CS       Did he?

JM      And it disappeared very quickly.


JM      He didn’t even get a chance to play the last post on it.

CS       Hahaha – Fantastic. So you’ve got intimate knowledge of the vuvuzela.

JM      Oh yes I……. the like.

CS       Have we got an expert and a half in the studio this afternoon? It didn’t last the duration at your joint. So, if you are feeling somewhat uncomfortable, annoyed over a long period of time, do you have the right though to take it off someone?

JM      That is a very debatable question. Something like that where it’s such a nuisance as it might actually causing people’s ears physical damage, it is possible at close range I would have thought.  It might be a matter for self-help. I mean technically the fellow that grabbed it, that might be considered an assault. But I don’t think that would go very far..

CS       Well it didn’t go very far because the police decided not to pursue it and they had taken and heard some information from others who were travelling on the ferry to say it was something that they were considering doing anyway.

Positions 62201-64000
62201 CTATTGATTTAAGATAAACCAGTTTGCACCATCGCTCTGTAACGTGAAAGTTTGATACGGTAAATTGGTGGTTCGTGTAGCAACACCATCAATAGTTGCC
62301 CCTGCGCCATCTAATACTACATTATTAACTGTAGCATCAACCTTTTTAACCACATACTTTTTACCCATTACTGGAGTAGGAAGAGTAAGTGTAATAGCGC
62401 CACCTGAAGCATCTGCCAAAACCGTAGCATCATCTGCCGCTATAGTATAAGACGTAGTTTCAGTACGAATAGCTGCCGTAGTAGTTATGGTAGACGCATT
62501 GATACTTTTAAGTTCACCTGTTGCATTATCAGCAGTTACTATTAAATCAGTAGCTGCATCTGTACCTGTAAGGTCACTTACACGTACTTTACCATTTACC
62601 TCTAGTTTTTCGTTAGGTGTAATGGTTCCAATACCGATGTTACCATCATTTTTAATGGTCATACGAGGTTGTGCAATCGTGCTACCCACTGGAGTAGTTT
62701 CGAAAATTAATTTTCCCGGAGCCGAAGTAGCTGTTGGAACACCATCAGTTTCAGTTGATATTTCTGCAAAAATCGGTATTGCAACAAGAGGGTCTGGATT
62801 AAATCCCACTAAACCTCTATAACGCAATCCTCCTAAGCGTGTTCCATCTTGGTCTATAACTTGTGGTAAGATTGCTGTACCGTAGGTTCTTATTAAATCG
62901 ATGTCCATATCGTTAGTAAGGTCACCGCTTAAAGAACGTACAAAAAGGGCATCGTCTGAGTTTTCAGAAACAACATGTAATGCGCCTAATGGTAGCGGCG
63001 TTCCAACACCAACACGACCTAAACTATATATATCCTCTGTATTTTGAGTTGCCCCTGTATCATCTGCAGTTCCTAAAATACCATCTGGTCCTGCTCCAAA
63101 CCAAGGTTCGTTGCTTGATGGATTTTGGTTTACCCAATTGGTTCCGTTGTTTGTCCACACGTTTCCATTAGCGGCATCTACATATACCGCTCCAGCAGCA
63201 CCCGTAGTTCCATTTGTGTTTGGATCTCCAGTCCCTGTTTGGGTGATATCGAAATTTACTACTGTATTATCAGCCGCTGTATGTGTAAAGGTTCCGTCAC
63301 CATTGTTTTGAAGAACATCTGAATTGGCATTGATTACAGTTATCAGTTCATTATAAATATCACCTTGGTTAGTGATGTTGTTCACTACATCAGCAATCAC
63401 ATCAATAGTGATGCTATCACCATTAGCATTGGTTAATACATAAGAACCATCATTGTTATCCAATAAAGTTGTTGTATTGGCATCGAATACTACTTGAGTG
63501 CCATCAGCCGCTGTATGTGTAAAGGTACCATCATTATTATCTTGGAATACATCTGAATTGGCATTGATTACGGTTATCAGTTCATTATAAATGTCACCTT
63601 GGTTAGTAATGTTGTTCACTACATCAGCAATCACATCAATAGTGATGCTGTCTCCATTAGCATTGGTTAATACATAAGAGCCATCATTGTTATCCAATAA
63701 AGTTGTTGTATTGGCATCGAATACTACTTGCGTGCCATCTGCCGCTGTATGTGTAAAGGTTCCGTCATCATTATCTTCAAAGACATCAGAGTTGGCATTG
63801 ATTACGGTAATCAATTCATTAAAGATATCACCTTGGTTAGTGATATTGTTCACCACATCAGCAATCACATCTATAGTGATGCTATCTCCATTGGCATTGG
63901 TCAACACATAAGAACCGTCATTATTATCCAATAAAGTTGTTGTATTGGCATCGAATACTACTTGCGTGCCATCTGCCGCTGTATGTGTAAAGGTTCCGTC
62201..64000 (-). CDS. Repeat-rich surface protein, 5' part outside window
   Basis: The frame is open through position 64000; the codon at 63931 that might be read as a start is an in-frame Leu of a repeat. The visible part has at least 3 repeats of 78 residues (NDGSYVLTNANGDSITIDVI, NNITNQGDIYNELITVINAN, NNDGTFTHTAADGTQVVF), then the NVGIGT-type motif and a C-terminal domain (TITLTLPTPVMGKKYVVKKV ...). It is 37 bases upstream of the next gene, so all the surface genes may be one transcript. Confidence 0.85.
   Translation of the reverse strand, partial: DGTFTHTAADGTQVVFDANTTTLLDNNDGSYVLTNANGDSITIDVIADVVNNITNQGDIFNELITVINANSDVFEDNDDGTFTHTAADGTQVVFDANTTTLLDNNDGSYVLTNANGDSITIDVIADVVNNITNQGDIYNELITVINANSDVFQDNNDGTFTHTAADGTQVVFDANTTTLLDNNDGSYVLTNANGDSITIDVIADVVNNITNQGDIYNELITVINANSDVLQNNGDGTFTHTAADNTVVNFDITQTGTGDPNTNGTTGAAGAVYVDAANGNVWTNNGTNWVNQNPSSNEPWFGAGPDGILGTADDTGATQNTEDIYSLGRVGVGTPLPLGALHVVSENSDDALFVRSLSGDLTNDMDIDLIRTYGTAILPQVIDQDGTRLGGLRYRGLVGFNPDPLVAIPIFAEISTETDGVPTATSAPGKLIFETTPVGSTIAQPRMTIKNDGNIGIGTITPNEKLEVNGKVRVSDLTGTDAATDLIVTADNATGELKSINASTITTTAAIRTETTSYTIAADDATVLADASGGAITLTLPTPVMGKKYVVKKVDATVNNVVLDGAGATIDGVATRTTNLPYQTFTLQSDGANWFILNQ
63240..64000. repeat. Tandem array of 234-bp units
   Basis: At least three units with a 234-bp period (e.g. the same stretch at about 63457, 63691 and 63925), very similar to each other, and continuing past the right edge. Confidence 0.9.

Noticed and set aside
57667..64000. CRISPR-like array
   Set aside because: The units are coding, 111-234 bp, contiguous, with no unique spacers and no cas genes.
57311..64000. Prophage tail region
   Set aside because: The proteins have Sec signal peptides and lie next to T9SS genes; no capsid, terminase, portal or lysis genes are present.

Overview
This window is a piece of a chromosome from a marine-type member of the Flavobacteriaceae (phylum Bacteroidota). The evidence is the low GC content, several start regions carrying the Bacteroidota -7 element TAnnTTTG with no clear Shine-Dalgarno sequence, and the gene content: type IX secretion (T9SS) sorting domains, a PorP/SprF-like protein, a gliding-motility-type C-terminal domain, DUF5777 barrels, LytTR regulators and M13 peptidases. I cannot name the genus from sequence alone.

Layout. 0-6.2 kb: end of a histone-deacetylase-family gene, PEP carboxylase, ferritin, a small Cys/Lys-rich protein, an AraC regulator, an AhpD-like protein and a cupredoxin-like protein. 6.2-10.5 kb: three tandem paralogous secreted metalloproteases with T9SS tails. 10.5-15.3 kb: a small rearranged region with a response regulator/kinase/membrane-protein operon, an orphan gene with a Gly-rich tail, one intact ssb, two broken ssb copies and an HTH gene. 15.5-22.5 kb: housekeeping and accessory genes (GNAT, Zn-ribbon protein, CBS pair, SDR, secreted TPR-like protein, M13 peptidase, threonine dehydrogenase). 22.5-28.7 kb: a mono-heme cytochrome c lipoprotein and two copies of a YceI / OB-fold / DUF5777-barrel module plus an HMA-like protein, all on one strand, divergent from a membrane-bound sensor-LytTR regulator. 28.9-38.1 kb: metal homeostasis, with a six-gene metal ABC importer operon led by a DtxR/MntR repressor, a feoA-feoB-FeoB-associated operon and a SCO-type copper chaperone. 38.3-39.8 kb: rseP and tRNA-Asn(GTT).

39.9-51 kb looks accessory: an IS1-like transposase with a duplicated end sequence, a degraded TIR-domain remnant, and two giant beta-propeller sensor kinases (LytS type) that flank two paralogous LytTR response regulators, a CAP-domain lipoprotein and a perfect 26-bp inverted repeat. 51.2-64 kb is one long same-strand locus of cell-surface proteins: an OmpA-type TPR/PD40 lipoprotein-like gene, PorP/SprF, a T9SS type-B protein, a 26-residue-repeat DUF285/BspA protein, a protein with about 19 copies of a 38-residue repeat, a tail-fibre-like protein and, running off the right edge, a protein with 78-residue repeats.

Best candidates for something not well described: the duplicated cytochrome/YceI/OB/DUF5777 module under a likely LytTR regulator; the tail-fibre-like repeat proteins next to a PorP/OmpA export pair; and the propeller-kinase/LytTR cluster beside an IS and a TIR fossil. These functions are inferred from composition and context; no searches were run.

JM      Yeah. And it might also be a malicious injury to the vuvuzela itself because I suppose she’s the prized owner of it and to an extent destroyed it.  I don’t think there’s too many legs on that one either.


CS       Oh mate. I’d hate to have been there. It would have rather been a confronting little scenario. Anyway. Vuvuzela’s. We’ll go from vuvuzela’s to some serious legal questions about wills and estates and no matter where you are ringing from you can pick up the telephone and dial 131873 and speak with John Mann. John is listening to you Dorothy. Go right ahead.

Caller 1 – Dorothy 

Dorothy          Oh good afternoon John. I have a query. We have wills and power of attorneys done. The wills have been renewed and they are in my daughter’s married name. Now the power of attorney is in her maiden name and should we change those into her married name?

JM      Not necessarily. She’s still the same person. If identification is a problem, the simplest thing to do is to just make a short statutory declaration of the date of the marriage and what her name now is, but you don’t have to change the document, no.

Dorothy          Oh, okay then. Thank you very much.

CS       Good on you Dorothy. Paul. You have a question for John – go right ahead Paul.

Caller 2 – Paul 

Paul    Yes – John, my mother died just recently. She was in a nursing home. She’s DVA. Assets – Total assets are probably under $2,000. No bank account. The nursing home had all the pension paid into there. What do I do? Who do I notify? Do I have to notify anyone?

CS       Good question.

JM      Good question. Does she have a will?